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Repeat Purchase amid Rapid Quality Improvement: Structural Estimation of Demand for Personal Computers

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  • Jeffrey T. Prince

Abstract

"This paper estimates a structural model of demand for the personal computer (PC) by repeat purchasers. Taking advantage of a large data set on household-level PC purchases, the econometric model uses variation in PC holdings among PC owners to identify households' marginal values of quality improvements. The analysis only requires data on a cross-section of households along with observed PC offerings over time, and accounts for stock effects, forward-looking behavior, and large amounts of household heterogeneity. The estimates allow us to measure sensitivity to long-term and short-term price and technology changes, as well as consumer welfare changes from technological improvements. The results show a large variation in marginal values for PC quality across households, and that failing to account for forward-looking behavior results in biased estimates and a poorer fit to the data. Incorporating stock effects proves especially important because, for the data used here, the model's parameters are not only biased but also virtually impossible to pin down without them. The results also show that price elasticity is approximately 25% higher in the short term compared to the long term, and technology elasticity is approximately 35% higher in the short term compared to the long term. Furthermore, welfare measurements are significantly underestimated when using a model that does not account for forward-looking behavior. Finally, the model is extended to include first-time purchasers. The results show similar patterns, but should be interpreted with much caution owing to the likely presence of significant unobserved heterogeneity between new purchasers and repeat purchasers." Copyright 2008 Blackwell Publishing.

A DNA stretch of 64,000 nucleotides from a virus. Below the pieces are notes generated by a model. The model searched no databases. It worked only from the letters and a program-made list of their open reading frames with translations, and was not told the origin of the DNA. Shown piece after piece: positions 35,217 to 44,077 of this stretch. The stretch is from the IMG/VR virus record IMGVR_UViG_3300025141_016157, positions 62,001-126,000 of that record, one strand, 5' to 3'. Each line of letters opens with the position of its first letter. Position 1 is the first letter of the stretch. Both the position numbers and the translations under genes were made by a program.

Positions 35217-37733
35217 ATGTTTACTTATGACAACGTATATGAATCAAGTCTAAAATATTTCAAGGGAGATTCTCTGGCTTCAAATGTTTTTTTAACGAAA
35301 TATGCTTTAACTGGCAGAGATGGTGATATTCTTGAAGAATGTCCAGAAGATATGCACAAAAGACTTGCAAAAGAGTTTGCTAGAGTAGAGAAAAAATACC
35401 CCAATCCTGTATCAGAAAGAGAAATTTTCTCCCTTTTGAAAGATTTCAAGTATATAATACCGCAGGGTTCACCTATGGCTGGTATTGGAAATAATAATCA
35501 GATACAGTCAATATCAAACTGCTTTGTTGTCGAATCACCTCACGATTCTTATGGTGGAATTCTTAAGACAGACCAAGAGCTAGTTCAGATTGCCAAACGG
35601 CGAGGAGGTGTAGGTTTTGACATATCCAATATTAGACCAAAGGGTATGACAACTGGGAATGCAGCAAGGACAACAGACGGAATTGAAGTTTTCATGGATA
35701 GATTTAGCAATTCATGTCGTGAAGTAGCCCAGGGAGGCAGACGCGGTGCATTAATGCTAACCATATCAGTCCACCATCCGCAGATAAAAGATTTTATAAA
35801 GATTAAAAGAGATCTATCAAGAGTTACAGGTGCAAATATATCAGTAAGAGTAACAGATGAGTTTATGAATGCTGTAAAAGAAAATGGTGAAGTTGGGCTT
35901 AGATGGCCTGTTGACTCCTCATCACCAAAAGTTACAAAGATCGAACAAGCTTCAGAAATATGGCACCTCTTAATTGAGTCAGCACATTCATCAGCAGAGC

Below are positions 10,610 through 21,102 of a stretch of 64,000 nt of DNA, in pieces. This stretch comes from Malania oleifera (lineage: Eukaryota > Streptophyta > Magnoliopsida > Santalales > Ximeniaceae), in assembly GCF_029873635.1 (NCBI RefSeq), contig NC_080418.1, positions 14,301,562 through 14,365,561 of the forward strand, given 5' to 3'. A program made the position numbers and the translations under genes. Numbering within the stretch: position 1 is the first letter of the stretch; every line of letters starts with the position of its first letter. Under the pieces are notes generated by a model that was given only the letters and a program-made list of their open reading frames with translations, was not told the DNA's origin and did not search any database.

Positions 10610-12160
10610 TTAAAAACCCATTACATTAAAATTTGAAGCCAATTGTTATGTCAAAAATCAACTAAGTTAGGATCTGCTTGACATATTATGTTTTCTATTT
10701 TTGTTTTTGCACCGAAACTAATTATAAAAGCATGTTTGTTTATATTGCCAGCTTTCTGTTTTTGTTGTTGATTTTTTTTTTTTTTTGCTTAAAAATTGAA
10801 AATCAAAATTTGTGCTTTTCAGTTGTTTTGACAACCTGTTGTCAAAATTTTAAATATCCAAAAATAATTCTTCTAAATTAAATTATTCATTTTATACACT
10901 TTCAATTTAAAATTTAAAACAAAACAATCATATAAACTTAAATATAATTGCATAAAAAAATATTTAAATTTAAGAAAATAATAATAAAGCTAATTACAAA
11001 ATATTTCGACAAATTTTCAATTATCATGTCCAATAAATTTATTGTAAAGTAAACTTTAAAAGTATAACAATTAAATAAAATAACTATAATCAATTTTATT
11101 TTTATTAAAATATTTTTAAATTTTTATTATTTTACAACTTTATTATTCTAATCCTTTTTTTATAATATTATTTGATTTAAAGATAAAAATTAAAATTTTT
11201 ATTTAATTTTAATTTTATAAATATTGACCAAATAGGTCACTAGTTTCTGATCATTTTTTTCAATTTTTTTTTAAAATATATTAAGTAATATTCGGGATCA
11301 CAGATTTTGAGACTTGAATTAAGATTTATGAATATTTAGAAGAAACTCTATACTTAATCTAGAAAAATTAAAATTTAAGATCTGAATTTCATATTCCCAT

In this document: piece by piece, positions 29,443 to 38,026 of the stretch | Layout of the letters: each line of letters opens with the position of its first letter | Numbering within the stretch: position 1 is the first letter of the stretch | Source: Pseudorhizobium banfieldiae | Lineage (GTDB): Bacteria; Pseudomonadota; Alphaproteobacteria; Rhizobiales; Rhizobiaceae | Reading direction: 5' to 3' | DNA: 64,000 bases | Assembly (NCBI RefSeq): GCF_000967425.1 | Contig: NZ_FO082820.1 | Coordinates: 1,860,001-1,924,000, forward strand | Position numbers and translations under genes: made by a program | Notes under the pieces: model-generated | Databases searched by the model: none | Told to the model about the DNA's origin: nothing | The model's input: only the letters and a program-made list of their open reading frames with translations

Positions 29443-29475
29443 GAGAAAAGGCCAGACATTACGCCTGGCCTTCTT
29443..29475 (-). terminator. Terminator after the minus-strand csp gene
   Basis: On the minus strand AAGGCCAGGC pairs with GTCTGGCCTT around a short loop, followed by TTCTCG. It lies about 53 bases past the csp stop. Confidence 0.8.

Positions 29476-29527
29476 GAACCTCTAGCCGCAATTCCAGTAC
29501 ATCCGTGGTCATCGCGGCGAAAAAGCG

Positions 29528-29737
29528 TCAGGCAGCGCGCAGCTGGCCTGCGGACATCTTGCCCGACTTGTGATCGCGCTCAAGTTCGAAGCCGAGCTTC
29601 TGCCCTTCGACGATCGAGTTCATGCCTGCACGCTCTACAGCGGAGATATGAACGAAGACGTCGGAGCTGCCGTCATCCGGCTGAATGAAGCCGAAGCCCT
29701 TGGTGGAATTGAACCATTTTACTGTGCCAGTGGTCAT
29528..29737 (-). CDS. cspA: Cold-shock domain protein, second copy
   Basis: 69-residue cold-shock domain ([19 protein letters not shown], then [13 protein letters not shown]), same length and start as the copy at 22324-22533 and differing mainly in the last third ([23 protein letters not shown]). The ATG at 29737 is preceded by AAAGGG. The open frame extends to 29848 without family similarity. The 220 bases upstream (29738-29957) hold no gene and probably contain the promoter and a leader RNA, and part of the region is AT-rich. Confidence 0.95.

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Bibliographic Info

Article provided by Wiley Blackwell in its journal Journal of Economics & Management Strategy.

Volume (Year): 17 (2008)
Issue (Month): 1 (03)
Pages: 1-33

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Handle: RePEc:bla:jemstr:v:17:y:2008:i:1:p:1-33

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Web page: http://www.kellogg.northwestern.edu/research/journals/JEMS/

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Web: http://www.blackwellpublishing.com/journal.asp?ref=1058-6407&site=1

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Cited by:
  1. Victor Stango & Jonathan Zinman, 2011. "Limited and Varying Consumer Attention: Evidence from Shocks to the Salience of Bank Overdraft Fees," NBER Working Papers 17028, National Bureau of Economic Research, Inc.
  2. Marc Rysman & Gautam Gowrisankaran, 2011. "Dynamics of Consumer Demand for New Durable Goods," Boston University - Department of Economics - Working Papers Series WP2011-062, Boston University - Department of Economics.
  3. Schleife, Katrin, 2010. "What really matters: Regional versus individual determinants of the digital divide in Germany," Research Policy, Elsevier, vol. 39(1), pages 173-185, February.
  4. Schleife, Katrin, 2008. "Regional Versus Individual Aspects of the Digital Divide in Germany," ZEW Discussion Papers 06-85 [rev.2], ZEW - Zentrum für Europäische Wirtschaftsforschung / Center for European Economic Research.
  5. Jeffrey T. Prince & Shane Greenstein, 2011. "Does Service Bundling Reduce Churn?," Working Papers 2011-05, Indiana University, Kelley School of Business, Department of Business Economics and Public Policy.
  6. Prince, Jeffrey T., 2009. "How do households choose quality and time to replacement for a rapidly improving durable good?," International Journal of Industrial Organization, Elsevier, vol. 27(2), pages 302-311, March.

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